Within 24 hours of the Nyanya bus station bombing of April 14, Nigeria treated the world to yet another gruesome theatre of violence. Over 200 girls were abducted from their all girls’ school in Chibok, Bornu State, and driven by lorry into the jungles of Sambisa forest, presumably by Boko Haram which has declared war against western education.
At Chibok, schoolgirls were first stripped of their humanity, and driven into a forest where every bit of their human dignity will be peeled off until disrobed of everything that makes them human. They will be forced to submit to terrorists as sex bounties or else die. No doubt, in the forest of Sambisa are heroic girls – girls who have elected to death rather than submit to sexual indignities. In there are girls who are hoping that their nightmare will end in a successful rescue effort. In there are girls stricken by terror.
If Nigeria were not numb to violence, how does any responsible adult in Nigeria go to bed when the Chibok girls lie awake in terror; many of whom, no matter how this ordeal ends, may never sleep again. How do our leaders not wake up in the middle of the night, shuddering to think what has become of those girls and whether some have become impregnated by terrorists?
We are a nation caught between crass violence and crass corruption. In a country that has not abandoned its conscience, journalists would go about making uncomfortable people whose comfort is not disturbed by the tragedy of the Chibok girls. This is how a nation with conscience goes about its business. It takes committed citizenry; it takes committed leadership; it takes vision and courage; it takes religious leaders and lay leaders; it takes retired and active military officers; it takes every man, woman, and child in Nigeria to send a message to the terrorists that however long it takes, that this is a war whose outcome is certain – that Nigeria has decided to rise from the ashes of her divided past and forge ahead as one country and that after one hundred years, no terror can separate us and no violent politics can kill our will.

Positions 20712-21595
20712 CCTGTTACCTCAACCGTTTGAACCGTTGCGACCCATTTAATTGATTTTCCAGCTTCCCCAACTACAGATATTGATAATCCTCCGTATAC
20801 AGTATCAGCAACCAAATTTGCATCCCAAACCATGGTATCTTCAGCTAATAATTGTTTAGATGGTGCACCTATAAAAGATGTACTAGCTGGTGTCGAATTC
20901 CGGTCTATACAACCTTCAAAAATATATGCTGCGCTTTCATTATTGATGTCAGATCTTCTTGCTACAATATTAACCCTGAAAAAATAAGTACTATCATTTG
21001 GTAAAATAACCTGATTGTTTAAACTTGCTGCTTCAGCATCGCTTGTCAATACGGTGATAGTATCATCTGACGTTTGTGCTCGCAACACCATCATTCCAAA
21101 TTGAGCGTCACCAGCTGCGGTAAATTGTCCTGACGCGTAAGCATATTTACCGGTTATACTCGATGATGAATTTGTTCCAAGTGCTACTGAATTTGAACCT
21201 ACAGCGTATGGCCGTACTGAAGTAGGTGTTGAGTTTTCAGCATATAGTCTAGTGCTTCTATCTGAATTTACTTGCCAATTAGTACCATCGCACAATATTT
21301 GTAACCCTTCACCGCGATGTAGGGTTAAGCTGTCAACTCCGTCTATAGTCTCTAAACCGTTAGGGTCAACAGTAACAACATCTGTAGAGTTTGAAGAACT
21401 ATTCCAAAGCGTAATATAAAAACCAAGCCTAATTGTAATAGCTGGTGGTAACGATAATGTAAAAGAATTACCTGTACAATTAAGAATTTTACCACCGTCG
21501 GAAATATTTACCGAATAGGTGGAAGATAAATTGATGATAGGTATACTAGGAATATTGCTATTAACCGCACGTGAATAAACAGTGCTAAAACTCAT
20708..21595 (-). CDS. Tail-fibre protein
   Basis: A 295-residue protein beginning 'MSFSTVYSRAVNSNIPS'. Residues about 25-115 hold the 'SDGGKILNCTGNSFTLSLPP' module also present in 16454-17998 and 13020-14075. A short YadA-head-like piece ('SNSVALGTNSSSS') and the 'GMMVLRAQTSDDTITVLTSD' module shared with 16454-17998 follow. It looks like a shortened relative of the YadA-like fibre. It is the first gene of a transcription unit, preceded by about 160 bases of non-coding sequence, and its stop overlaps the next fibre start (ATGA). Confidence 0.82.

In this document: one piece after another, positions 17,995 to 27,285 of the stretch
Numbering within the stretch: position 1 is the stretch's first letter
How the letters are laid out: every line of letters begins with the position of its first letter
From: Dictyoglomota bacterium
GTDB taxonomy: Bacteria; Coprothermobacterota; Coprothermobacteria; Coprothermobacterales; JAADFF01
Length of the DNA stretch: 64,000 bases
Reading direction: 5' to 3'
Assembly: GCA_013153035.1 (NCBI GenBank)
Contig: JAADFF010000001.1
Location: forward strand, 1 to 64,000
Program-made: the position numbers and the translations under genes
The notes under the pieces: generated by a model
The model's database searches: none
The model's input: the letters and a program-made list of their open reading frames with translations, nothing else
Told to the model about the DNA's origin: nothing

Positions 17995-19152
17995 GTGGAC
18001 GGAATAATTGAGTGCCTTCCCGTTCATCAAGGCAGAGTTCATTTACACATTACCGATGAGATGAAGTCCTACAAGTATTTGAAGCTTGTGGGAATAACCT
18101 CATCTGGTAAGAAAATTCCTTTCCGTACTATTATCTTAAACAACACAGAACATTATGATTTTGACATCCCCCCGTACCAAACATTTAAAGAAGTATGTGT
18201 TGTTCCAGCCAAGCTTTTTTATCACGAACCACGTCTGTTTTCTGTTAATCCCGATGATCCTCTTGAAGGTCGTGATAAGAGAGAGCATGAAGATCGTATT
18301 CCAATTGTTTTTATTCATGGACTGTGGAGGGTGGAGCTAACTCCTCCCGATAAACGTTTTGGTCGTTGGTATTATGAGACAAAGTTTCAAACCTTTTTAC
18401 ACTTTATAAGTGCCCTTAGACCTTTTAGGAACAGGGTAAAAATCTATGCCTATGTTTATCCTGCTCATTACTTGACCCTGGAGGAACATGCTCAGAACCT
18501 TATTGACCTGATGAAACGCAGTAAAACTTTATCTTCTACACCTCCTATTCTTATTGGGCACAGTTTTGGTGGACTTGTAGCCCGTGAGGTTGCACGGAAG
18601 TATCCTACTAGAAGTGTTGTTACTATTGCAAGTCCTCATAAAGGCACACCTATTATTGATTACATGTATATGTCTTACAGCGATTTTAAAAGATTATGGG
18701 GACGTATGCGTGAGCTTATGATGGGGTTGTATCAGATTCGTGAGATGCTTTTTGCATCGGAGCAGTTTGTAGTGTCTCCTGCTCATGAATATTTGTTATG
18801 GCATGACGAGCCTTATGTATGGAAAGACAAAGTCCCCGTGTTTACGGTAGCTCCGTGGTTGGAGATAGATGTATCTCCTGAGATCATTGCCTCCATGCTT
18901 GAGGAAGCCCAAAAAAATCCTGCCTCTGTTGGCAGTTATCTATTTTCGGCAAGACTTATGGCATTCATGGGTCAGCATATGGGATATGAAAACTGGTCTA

That is how you fight and win the war against terrorism. Chibok is not a North-east affair; it is a Nigerian tragedy that should concern every Nigerian from the creeks of Opobo, to the plantain farms of Shagamu, to the groundnut fields of Sokoto. It is a global tragedy of bare faced terror of the worst kind mixed with child abuse rolled into one by a Nation not afraid to mix politics and violence. It is a story whose end was scripted as the truck sped into the forest – the girls would either live as sex trophies or die if they dared refuse and whose rescue depended more on divine intervention than carefully calculated effort at rescue by politicians unwilling to risk their electoral chances for the unlucky girls of Chibok.
Some are of the view that the only chance to save the girls is to negotiate with the terrorists. Negotiation is a give and take between two reasonable parties. Like their counterparts around the world, these terrorists believe that girls should not go to school and that women should only live to amuse men inclined to as many as seventy two virgins. Is this a negotiation Nigeria wants to make? Some believe that anything to make the terrorists release the Chibok girls should be done, including amnesty from prosecution, a separate Islamic Republic, and shut down of all schools in the North where Western Education is taught. Is this a negotiation Nigeria wants to make? Nothing should be off the table, including negotiations, if the terrorists are inclined to offer terms that Nigerians can live by. The whole point of this article is that Nigerians and our leadership are not engaged enough in this crisis. We seem to be waiting for yet another chapter in these serial tragedies to overshadow the Chibok story so that the world will shift its focus.
We need Nigerian leadership to spare no resources until we stand down the terrorists in Sambisa. Anything short of that is a further disservice to these young girls who forever will be a symbol of a Nation that failed them and fails many of her citizens who wake up everyday wondering where the next bloody carnage will happen.
Mr. President, the world wants the Chibok girls freed; their parents want them; concerned Nigerians are not sleeping until those girls come out; and for those little kids – their sun should not set until they hear signs of a rumble, army air crafts hovering over head, army dogs barking, a shoot out here and there, a panic in the captor’s camp, a knowing wink from an infiltrator, any glimmer of hope that after two weeks can give them assurance that the Nation has not abandoned them.
Aniedobe is on linkedIn